- Urges protesters to sit on the streets
MAVERICK POLITICIAN, Mr. Charles Kofi Wayo, has urged the anti-Representation of the People Representation (Amendment) Bill (ROPAB) protesters to change their mode of demonstration by adopting an 'Orange Revolution', reminiscent of what happened in The Ukraine, to put more pressure on the government to withdraw the controversial law.
He said since the government had demonstrated absolute defiance to the demands of the masses, the only antidote to be used by the anti-ROPAB demonstrators was to embark upon the 'Orange Revolution' by sitting on the streets until the government listened to their call.
“The government is insensitive to the plight of the people. The government does not respect the views of the masses. We need to demonstrate seriously and put more pressure on them to withdraw the law,” he advocated.
“We have demonstrated on the fuel price increase, but the government did not do anything and so we cannot continue to demonstrate and go and sit back where the government refuses to listen. We must ensure that we achieve the mission and if we cannot achieve it, then there was no need to demonstrate at all,” he said.
Speaking to The Chronicle yesterday, Mr. Wayo noted that the demonstrators did not have teeth to bite, saying if they had teeth to bite they would have sat on the streets until the government took a positive action on their demand.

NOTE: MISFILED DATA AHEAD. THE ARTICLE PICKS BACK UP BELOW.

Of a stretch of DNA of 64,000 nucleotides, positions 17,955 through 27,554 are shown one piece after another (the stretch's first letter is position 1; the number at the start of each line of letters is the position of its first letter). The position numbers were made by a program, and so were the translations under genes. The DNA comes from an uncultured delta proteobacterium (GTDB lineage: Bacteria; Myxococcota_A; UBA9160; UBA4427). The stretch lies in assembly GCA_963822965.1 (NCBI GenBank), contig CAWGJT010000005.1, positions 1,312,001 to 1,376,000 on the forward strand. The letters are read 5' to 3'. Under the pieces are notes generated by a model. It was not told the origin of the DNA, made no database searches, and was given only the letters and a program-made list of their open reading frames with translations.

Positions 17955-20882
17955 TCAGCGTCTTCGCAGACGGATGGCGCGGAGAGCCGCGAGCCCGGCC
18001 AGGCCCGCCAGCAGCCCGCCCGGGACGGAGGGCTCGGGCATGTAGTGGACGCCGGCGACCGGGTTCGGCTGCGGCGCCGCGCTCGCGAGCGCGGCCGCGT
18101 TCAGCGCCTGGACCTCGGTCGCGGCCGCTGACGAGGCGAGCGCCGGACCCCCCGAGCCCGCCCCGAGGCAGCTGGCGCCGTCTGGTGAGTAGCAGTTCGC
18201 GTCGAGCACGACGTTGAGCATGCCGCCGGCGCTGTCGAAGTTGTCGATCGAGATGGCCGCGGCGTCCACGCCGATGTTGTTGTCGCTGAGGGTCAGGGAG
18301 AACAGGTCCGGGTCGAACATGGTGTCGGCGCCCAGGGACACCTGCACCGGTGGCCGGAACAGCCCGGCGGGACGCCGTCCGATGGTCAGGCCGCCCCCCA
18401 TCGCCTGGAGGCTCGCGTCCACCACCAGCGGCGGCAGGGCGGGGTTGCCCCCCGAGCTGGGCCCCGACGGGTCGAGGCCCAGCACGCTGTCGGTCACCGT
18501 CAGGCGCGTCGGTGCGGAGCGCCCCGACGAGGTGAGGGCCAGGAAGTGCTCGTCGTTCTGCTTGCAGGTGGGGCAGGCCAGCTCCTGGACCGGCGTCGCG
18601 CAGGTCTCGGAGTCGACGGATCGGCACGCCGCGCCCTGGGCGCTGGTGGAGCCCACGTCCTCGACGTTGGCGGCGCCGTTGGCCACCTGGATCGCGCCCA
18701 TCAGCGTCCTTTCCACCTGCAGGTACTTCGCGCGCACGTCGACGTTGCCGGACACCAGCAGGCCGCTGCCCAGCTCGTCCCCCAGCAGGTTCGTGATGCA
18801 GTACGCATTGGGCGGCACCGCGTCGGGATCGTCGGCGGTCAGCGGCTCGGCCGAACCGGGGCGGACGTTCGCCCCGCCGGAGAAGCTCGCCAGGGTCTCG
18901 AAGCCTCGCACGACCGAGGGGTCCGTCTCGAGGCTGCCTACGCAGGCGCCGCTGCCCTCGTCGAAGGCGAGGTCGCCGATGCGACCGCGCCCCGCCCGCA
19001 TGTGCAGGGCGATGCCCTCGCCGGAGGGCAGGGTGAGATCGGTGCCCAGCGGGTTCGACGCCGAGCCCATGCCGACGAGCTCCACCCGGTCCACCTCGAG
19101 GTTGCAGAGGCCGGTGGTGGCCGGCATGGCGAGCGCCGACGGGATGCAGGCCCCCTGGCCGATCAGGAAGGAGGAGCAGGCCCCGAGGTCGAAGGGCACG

According to the former NPP guru, the introduction and passage of the controversial bill has polarized and divided the whole nation.
He said the beauty of democracy was that the voices of the people be heard, but unfortunately, the ruling government does not respect the voices of the people.
Mr. Wayo noted that the demonstration was a battle to ensure that the government would listen, and therefore the protesters should re-educate the masses to understand further the pros and cons so that more people would come out to render their displeasure.
Dismissing assertions that the demonstration was at the instance of the National Democratic Congress (NDC), Mr. Wayo said, “Those who say the protesters were organized by the NDC have no brains.
The fact is that we need to put more pressure and fight until the government backed down.”
According to him, the government's haste in introducing the bill and its failure to listen to the public outcry amounted to an insult. “It clearly shows that the government is not concerned about the plight of Ghanaians.”
He underscored that unemployment, the rate of Guinea worm, current malnutrition, health-related problems, sanitation problems, water crisis among others, are the pressing needs, and urged the government to take the above issues more seriously rather than wanting to bulldoze its way out to pass the bill without consensus.
Mr. Wayo expressed concern about the confusion that erupted on Tuesday when anti-ROPAB demonstrators staged their second demonstration.
The second demonstration on Tuesday was marred at the closing point, when protesters clashed with the police, with the latter firing tear gas and deploying their water canons at the former.
The irate protesters also hurled stones at the police and few people got injured in the process.